Unable to move or to remortgage, and all because they happened to buy a property in a high rise.
Getting a property valued, whether it’s one that you want to buy or which you already own but want to remortgage, is always a nerve-racking time.
You feel more than a little helpless while a surveyor casts their critical eye over the property, in the knowledge that their judgement will determine whether you can actually access the funding you need.
Now it has emerged that a host of potential borrowers looking to pick up or remortgage properties located in high rise properties are getting the worst possible response from surveyors ‒ that the property is completely worthless.
The fallout from Grenfell
It’s now more than two years since the Grenfell disaster, when a high rise tower block in west London went up in flames, leading to 72 deaths.
A big contributing factor in just how devastating the blaze ended up being was the cladding ‒ because it was flammable it caused the fire to spread swiftly.
One of the Government’s responses to the Grenfell disaster was to set out new guidance on establishing the make-up of any cladding on tower blocks across the country, with properties now expected to meet these higher fire safety standards.
The standards have been accompanied by the launch of a new fund for owners of these tower blocks to access, in order to get any flammable cladding replaced, with £200 million available.
And what’s more, surveyors are now quizzing property owners on whether the building meets these new fire safety standards. And if the owner can’t respond, or do not have the documentation to hand, the surveyors are delivering a nil valuation.
In other words, people are being told that the home they want to borrow against is worth absolutely nothing.
Can’t move, won’t move
I’ve spoken to a host of mortgage brokers over the last couple of weeks who have had clients in precisely this position, wanting to buy a new property only to discover it’s impossible to get a mortgage for it.
Importantly this doesn’t always mean that the property is a fire risk ‒ there have been some cases where there wasn’t even any cladding present ‒ but simply that the owners were not in a position to clarify whether the overall building met these new standards.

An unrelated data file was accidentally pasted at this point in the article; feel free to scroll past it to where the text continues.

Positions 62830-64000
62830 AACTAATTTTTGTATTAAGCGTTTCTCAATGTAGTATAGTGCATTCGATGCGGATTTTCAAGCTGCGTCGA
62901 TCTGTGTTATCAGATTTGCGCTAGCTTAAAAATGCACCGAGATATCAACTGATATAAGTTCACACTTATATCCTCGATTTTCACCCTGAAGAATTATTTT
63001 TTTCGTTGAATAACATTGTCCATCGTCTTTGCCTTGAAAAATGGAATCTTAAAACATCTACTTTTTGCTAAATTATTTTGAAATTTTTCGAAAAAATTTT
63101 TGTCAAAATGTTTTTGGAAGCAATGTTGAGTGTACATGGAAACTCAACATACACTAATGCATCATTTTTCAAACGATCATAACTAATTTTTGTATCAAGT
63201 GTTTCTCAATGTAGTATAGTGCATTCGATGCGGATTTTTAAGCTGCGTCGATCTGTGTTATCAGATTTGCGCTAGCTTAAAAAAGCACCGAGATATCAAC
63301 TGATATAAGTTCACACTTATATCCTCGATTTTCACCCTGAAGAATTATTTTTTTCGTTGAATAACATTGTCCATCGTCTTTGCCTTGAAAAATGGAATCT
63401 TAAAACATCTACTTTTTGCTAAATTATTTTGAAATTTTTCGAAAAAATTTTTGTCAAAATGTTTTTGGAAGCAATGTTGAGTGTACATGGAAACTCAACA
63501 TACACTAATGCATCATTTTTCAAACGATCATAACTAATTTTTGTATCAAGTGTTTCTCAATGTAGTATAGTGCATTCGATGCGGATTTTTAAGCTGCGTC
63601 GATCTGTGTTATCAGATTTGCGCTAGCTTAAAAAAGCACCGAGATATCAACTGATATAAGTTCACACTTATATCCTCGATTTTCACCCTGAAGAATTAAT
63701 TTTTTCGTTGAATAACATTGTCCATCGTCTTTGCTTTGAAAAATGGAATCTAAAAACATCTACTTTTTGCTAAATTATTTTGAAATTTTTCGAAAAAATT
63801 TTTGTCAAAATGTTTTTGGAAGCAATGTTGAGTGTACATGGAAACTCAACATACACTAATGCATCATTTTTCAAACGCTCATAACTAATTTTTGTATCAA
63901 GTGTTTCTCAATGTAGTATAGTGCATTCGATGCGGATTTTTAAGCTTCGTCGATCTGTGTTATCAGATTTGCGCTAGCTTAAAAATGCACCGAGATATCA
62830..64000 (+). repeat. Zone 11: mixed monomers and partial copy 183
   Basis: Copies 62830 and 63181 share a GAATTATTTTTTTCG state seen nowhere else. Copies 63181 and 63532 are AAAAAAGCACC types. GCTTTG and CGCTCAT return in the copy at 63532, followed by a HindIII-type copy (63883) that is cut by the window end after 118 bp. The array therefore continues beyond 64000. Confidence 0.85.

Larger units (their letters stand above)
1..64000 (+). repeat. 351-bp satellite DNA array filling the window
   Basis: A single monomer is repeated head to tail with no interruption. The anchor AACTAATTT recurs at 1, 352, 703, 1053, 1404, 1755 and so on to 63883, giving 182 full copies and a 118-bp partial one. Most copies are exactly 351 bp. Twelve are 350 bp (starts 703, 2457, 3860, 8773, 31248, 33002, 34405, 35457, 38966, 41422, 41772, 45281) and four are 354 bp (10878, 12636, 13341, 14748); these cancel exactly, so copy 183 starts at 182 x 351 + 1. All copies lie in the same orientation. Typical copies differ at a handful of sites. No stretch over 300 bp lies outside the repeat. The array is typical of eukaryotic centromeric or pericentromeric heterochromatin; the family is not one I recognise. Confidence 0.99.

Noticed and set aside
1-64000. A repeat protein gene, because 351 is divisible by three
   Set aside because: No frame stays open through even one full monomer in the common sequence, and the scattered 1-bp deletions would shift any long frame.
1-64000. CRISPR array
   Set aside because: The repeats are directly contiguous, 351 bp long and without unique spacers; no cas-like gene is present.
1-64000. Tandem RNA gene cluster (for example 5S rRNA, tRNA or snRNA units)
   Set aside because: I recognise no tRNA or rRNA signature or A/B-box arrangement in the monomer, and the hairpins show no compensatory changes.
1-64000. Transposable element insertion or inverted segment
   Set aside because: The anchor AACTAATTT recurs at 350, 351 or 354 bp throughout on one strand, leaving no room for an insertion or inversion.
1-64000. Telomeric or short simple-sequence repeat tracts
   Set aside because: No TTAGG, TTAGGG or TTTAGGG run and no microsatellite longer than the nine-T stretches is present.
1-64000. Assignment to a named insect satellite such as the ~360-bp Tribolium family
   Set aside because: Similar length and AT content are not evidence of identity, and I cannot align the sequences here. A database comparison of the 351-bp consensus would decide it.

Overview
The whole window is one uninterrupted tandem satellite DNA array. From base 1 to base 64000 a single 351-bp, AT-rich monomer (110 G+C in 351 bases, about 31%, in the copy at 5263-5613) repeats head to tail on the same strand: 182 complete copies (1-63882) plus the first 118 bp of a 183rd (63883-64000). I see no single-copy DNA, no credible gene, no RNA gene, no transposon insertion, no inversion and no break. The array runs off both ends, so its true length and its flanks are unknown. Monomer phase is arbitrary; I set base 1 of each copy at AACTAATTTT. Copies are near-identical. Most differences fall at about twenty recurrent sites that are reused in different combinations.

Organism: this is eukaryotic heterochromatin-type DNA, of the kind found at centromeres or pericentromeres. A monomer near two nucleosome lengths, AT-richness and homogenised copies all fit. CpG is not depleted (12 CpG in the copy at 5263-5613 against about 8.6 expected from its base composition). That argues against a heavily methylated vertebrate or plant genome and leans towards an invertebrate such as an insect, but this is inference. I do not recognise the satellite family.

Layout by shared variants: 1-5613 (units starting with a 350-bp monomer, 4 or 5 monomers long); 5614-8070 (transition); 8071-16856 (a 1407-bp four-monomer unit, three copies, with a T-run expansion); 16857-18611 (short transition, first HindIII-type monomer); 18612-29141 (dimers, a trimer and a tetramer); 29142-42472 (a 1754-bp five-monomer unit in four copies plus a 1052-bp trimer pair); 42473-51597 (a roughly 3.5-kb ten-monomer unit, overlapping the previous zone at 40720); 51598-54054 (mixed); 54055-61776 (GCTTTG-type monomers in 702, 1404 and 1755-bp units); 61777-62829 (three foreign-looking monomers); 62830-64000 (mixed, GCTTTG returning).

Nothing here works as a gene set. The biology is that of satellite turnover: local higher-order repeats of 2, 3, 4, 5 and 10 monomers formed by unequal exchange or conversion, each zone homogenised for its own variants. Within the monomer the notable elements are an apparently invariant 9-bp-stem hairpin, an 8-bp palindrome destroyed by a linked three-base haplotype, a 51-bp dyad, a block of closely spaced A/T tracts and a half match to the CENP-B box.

Rather than deliver a valuation under the assumption that everything is above board, but on the proviso that proof is provided, surveyors are instead expected to value it at nothing until the situation changes.
Unsurprisingly this can lead to a huge delay to the transaction, potentially causing the chain to collapse.
And for those properties which don’t meet the new standards, there are people who live there who are trapped ‒ nobody can get the funding to buy the property from them, and if they happen to come to the end of a fixed rate, they can’t remortgage to a cheaper deal either.
Through no fault of their own they are mortgage prisoners.
What’s the answer?
I definitely don’t blame the Government for pushing the owners of high rise buildings to ensure they aren’t lined with cladding that will go up in a blaze, though the fact that it has simply made the funding accessible by the building owners ‒ relying on them to act rather than taking that decision out of their hands ‒ is not ideal.
Similarly, it’s understandable that mortgage lenders don’t want to lend against at-risk properties. Plenty of lenders are already ‘exposed’ to buildings in this position and are understandably concerned about adding to that.
But it’s difficult not to feel for those people who might want to move or remortgage but are now unable to do so, having done nothing wrong.
They aren’t the owners of the building, simply of flats or apartments within the tower block.
As such, this isn’t something they can actually do anything about ‒ they are reliant on the building owners to clarify the status of any cladding on site, and to get it upgraded to a non-flammable alternative if necessary.
Until any of that happens, their lives are effectively on hold, preventing them from moving to a more appropriate property for their needs, or even forcing them to move onto their lender’s standard variable rate, and swallow a potentially sharp jump in their mortgage repayments.
The Grenfell disaster has rightly served as a wake-up call when it comes to fire safety in high rise buildings.
But two years on, and with the knowledge that cladding played a big part in the disaster from early on, it seems farcical that we are still in a position where the Government has to put aside a pot of money for the owners of the best part of 200 buildings to get them into shape.
It’s not fair that people’s lives are in limbo simply because the owners of high rise buildings either aren’t responsible enough to get their cladding sorted, or are too bone idle to clarify the make-up of the cladding promptly so that the owners of apartments can get on with their next house move.
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